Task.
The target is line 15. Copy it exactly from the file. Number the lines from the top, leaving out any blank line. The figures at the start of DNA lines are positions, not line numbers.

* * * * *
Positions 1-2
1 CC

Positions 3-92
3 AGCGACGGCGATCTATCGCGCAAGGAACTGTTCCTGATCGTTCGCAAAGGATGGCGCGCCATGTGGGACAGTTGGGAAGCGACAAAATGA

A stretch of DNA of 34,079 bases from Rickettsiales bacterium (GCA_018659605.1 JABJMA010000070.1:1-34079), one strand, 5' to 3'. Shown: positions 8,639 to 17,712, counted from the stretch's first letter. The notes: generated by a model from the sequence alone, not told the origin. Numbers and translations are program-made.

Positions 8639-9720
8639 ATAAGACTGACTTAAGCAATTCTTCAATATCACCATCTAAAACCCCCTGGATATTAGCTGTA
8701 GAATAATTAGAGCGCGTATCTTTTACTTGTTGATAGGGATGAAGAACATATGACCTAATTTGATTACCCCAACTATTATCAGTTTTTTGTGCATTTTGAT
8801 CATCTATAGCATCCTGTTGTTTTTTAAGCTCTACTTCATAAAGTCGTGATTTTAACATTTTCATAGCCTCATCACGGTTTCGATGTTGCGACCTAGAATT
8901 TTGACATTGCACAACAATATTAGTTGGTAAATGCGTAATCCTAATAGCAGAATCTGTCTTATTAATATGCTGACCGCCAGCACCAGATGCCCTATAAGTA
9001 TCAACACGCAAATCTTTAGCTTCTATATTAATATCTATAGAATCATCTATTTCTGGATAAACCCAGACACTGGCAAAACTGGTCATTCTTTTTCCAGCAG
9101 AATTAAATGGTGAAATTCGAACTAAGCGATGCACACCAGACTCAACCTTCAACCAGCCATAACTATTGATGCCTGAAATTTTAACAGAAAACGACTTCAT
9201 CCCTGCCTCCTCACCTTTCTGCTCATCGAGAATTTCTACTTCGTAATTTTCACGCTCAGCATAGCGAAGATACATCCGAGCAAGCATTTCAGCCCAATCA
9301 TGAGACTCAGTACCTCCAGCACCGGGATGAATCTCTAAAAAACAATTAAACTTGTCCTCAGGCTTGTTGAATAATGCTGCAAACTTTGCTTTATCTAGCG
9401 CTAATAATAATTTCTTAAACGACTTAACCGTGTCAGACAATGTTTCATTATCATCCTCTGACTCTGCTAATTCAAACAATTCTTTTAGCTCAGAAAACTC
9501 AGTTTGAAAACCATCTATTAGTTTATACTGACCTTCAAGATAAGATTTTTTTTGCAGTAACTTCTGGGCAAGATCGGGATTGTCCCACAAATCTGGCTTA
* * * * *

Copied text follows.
9401 CTAATAATAATTTCTTAAACGACTTAACCGTGTCAGACAATGTTTCATTATCATCCTCTGACTCTGCTAATTCAAACAATTCTTTTAGCTCAGAAAACTC